About the Lecture
Using mainly archaeological evidence, James Higginbotham has recently shown in Piscinae (UNC: 1997) that "during the later Roman Republic and the early empire, the practice of raising fish, or pisciculture, reached an impressive level of complexity." His work springs from earlier studies. The late 1950's saw the beginning of research about the methods and economics of the production of fish sauce or garum in the work of Thomas Corcoran, and this interest has continued. John D'Arms' book, Romans on the Bay of Naples (1970) brought out pisciculture's cultural aspects. Thus stands the scholarship in classical studies regarding the archaeological record. The literary evidence from Graeco-Roman antiquity also bears scrutiny for it had an impact upon readers in later periods. In the fashion of the ancients, fish were used as symbols and metaphors, both social and religious, and as a means to indulge in forms of "conspicuous consumption."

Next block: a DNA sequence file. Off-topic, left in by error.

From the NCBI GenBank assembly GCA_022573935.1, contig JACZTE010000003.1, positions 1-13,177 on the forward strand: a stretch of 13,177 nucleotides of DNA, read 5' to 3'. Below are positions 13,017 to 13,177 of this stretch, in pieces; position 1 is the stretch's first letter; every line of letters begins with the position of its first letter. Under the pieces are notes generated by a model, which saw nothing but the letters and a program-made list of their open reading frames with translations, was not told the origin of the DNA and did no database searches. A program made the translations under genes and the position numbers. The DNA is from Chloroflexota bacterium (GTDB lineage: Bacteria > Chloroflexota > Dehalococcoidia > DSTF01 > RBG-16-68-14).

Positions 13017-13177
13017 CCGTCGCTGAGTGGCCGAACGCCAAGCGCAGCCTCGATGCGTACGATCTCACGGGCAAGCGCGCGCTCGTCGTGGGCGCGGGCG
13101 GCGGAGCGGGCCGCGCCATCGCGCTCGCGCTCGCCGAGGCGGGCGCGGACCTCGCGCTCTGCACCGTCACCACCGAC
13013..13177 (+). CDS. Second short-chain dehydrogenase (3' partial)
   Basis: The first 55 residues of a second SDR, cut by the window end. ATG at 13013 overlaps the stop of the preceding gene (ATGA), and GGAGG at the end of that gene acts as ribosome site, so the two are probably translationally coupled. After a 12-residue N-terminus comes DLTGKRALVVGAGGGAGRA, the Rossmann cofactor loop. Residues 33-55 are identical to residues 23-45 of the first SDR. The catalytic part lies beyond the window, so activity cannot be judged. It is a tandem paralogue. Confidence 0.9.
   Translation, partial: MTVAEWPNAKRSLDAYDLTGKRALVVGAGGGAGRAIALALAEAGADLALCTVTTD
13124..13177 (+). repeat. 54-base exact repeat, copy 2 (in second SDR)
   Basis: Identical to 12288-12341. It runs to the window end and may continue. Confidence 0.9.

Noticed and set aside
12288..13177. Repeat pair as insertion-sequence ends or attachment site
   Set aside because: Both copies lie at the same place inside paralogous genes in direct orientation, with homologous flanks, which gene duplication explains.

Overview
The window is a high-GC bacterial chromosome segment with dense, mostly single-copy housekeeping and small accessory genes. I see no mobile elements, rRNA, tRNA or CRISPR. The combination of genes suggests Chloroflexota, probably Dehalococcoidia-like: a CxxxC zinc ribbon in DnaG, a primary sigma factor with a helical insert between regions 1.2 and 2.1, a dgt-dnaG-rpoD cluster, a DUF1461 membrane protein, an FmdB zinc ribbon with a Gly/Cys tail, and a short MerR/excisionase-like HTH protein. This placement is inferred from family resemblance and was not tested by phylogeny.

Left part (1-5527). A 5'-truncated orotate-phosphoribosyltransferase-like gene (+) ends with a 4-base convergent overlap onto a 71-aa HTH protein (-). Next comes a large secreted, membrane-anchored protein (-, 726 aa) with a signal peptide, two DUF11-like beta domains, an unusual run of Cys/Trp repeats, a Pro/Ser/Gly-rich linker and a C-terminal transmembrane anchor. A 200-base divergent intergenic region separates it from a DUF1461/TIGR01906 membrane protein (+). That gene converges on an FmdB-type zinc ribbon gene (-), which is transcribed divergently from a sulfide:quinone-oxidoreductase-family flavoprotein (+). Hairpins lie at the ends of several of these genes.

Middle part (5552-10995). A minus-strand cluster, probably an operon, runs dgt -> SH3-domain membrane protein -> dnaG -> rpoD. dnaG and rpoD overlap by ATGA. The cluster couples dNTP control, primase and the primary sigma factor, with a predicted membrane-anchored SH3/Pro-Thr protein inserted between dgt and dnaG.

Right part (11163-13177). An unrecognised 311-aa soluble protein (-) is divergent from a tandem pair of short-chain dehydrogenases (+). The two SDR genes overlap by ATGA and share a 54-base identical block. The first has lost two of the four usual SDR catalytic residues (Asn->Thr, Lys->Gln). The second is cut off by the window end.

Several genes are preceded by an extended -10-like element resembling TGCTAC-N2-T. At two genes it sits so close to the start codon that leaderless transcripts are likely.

Dr. Ronnick's lecture will provide an overview of the topics mentioned above, offer a brief survey of the literature, and then show how some of these elements reappear in seventeenth-century England (Izaak Walton's Compleat Angler and his circle of friends) and in seventeenth-century New England (verse of Samuel Danforth).
This material was placed on the web by Prof. Tom Sienkewicz of Monmouth College, If you have any questions, you can contact him at email@example.com.
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